3. Voting culture: The state structure and electoral system of Bangladesh has gone to such a place that who is more qualified and better than who is not the ruler of its victory or defeat. People now vote not to get anything, but sometimes to express their anger by voting. That is, the previous person was not good, so this time I voted for a worse person. Not that the person I voted for is better than the previous one. Due to which it can be seen that many of the large number of voters outside the party leaders and supporters are discouraged from voting for the candidate of the ruling party when they get the opportunity. Again, as many people in his community benefit from the powerful, on the contrary, a large number of people are deprived and oppressed in various ways. As a result, they wait to be ‘shown’ during polling.

4. US pressure: Whether the government or the ruling Awami League admits it or not, the recent US visa issue also played a role in the free, fair and controversy-free election in Gazipur. Because a day before the voting in Gazipur, the United States has informed that if there are irregularities in the elections in Bangladesh, the people associated with those irregularities will not get visas to the United States. There is no denying that this is a concern for many in government. Because many Bangladeshis’ second home is the United States for many reasons including business, money laundering, children’s education and family members’ residence. And if the United States does not grant a visa to any citizen, then if other friendly countries of the United States, including Canada, follow their lead, it will give many people sleepless nights. So there is no chance that the government is ignoring this US visa warning or that it is not a threat. In such a situation, the government should try to prove that they are not influencing the elections. That is to show the world that the elections were free, fair and impartial and that the Election Commission as an independent institution is capable of conducting free, fair and acceptable elections. So, in this continuation, they (EC) will be able to complete the next national parliament elections successfully without the influence and pressure of the government.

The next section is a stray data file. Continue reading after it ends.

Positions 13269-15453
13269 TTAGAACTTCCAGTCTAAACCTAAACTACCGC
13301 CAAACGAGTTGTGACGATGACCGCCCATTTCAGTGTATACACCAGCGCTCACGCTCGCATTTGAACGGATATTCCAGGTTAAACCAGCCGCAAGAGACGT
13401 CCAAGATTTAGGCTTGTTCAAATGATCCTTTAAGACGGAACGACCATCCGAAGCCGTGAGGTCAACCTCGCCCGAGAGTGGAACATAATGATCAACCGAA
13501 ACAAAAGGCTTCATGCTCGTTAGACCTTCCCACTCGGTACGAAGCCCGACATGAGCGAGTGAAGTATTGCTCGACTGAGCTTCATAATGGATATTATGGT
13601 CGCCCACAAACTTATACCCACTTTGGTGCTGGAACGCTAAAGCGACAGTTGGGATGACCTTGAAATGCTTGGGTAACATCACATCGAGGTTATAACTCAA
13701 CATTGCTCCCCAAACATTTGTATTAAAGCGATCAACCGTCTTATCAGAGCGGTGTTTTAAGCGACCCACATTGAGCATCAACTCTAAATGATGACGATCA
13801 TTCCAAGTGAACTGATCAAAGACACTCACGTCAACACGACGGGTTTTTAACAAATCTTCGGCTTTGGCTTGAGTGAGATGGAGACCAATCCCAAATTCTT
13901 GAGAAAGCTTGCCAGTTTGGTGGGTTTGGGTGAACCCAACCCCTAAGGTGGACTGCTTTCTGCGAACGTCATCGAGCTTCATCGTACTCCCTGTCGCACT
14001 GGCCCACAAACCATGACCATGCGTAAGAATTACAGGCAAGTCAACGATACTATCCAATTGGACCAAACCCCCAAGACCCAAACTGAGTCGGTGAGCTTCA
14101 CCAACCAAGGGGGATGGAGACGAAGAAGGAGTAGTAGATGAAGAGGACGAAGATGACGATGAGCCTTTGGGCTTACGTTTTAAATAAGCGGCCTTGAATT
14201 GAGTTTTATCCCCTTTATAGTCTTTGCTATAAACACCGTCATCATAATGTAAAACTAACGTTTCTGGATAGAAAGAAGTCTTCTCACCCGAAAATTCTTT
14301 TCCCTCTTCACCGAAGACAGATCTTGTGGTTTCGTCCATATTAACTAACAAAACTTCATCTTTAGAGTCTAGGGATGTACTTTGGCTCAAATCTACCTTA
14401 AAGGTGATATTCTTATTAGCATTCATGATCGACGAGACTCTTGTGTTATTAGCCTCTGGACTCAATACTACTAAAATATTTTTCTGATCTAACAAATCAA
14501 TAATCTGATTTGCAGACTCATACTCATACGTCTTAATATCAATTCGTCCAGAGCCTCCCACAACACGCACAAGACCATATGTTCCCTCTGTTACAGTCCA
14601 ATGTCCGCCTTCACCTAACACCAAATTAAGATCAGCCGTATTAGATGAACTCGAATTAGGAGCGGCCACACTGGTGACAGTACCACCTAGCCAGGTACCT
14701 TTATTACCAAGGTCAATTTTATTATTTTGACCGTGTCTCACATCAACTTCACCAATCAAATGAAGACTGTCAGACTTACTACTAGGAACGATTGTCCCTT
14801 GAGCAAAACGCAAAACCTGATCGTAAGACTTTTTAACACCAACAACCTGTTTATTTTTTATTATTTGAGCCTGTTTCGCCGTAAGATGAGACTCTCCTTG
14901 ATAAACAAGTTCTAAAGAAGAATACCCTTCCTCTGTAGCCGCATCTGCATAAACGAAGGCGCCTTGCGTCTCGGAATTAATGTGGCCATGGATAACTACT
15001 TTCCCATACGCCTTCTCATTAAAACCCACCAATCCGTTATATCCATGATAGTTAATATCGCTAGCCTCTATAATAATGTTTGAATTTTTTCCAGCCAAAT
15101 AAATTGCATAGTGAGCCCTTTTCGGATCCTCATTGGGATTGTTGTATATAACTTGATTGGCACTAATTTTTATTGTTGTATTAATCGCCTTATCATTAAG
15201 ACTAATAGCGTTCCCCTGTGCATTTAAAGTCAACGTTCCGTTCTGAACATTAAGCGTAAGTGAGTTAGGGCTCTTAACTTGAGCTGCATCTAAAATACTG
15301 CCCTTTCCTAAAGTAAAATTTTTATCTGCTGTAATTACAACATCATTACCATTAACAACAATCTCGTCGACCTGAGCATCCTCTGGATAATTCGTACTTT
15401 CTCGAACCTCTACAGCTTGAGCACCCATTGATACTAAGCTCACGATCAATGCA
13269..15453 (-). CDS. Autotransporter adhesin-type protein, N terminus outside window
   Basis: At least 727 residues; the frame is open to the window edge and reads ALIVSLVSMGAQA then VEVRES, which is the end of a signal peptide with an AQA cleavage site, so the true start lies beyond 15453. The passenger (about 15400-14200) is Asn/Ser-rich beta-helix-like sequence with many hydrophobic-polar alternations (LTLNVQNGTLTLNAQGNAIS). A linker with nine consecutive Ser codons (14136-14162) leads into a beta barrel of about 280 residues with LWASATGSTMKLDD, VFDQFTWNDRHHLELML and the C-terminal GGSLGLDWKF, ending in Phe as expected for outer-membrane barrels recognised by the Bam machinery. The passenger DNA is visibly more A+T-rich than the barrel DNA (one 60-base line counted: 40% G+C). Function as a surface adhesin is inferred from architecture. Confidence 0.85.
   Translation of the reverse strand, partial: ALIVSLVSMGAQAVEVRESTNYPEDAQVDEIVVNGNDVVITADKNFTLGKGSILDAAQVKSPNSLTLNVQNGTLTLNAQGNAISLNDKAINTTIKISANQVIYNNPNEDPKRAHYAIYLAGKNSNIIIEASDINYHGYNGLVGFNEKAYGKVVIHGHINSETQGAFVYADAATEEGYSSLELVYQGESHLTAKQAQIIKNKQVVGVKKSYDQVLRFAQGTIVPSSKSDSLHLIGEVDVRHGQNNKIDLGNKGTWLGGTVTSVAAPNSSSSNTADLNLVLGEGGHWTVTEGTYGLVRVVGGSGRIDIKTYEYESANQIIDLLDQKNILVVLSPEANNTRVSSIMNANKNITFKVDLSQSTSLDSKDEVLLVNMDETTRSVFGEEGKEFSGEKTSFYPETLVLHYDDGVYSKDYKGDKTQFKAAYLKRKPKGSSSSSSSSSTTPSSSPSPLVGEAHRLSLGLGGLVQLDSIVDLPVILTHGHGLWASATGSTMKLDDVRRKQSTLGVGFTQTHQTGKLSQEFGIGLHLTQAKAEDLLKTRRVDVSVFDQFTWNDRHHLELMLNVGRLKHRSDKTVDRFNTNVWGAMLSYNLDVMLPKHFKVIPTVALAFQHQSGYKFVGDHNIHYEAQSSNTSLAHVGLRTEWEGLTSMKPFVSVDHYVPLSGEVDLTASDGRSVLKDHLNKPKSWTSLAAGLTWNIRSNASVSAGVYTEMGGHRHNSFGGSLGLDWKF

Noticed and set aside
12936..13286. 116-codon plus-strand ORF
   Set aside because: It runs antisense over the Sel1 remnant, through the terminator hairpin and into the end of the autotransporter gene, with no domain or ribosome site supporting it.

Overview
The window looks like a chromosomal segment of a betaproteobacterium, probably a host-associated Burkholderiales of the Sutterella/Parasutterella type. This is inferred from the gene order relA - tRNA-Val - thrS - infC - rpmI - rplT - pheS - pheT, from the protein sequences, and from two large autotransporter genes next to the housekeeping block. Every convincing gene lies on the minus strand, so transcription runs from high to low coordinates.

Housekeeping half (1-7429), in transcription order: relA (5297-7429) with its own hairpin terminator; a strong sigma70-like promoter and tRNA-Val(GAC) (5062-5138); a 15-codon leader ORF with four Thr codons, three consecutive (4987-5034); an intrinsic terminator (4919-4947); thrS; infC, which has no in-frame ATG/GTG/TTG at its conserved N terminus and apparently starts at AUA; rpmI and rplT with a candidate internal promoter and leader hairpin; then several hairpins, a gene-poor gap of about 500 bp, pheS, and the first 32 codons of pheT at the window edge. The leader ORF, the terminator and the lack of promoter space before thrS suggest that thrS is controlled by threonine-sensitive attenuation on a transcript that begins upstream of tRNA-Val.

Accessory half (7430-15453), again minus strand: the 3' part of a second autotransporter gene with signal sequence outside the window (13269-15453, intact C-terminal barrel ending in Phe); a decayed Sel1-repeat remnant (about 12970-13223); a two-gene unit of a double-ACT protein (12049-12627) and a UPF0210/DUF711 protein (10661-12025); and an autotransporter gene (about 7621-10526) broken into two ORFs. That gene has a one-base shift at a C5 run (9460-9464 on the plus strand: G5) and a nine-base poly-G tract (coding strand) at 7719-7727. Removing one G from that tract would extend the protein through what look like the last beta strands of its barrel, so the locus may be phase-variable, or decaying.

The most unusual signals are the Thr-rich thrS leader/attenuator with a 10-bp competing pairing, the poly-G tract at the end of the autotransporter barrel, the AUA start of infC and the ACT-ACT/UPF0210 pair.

5. Caretaker Government Issue : Keeping these local level elections free from influence, the government can also bring forward the issue of non-partisan supervision of the government in the national elections. It may be recalled that on October 12 last year, the day after the Election Commission stopped the polling of Gaibandha-5 by-elections due to irregularities, Information and Broadcasting Minister Hasan Mahmud said that the closure of polls in this by-election proved that there is no need for a caretaker government in the country. His words remained in the media.

6. Government does not change in local elections: In turn the question that always comes up is that, whatever the local government elections; No matter how neutral role the government and the Election Commission play in this election, can the national parliament election be evaluated with this election? Because the change of government does not depend on the victory or defeat of local government elections. In the other four cities (Rajshahi, Sylhet, Khulna, Barisal), if the candidates of the ruling party lose in two or all of them (unlikely), then the government will not change. This may prove to reduce the government’s popularity and give the opposition, especially the BNP, an opportunity to say that the ruling party’s candidates lost even though they were not on the ballot—but that too will not have much impact on the overall national election. Because individual image and regionalism often play a big role in local government elections beyond party symbols. For example, in Gazipur, the vote was mainly between Azmat Ullah Khan and Jahangir. In addition, party infighting, the strength of rebel candidates—also play a role in local elections. Therefore, it is difficult to reach the conclusion that the city elections have been or will be very good under the party government, and that the national parliament elections will also be free, fair and acceptable. Because, how the election will be will depend entirely on how the government wants to see that election. If the government wanted, it could have won the boat candidate by manipulation in Gazipur. But the government didn’t want it or didn’t do it. So what will happen in the national elections is difficult to predict right now.

Finally, this election of Gazipur is a big message of Awami League that in the next parliamentary elections, where they fail to settle the party conflict, their rivals will go out. Secondly, the internal and external pressure on the government to keep elections free, fair and pressure-free is also a big challenge. As a result, Awami League should now focus on tidying its own house instead of spending much time chasing the opposition.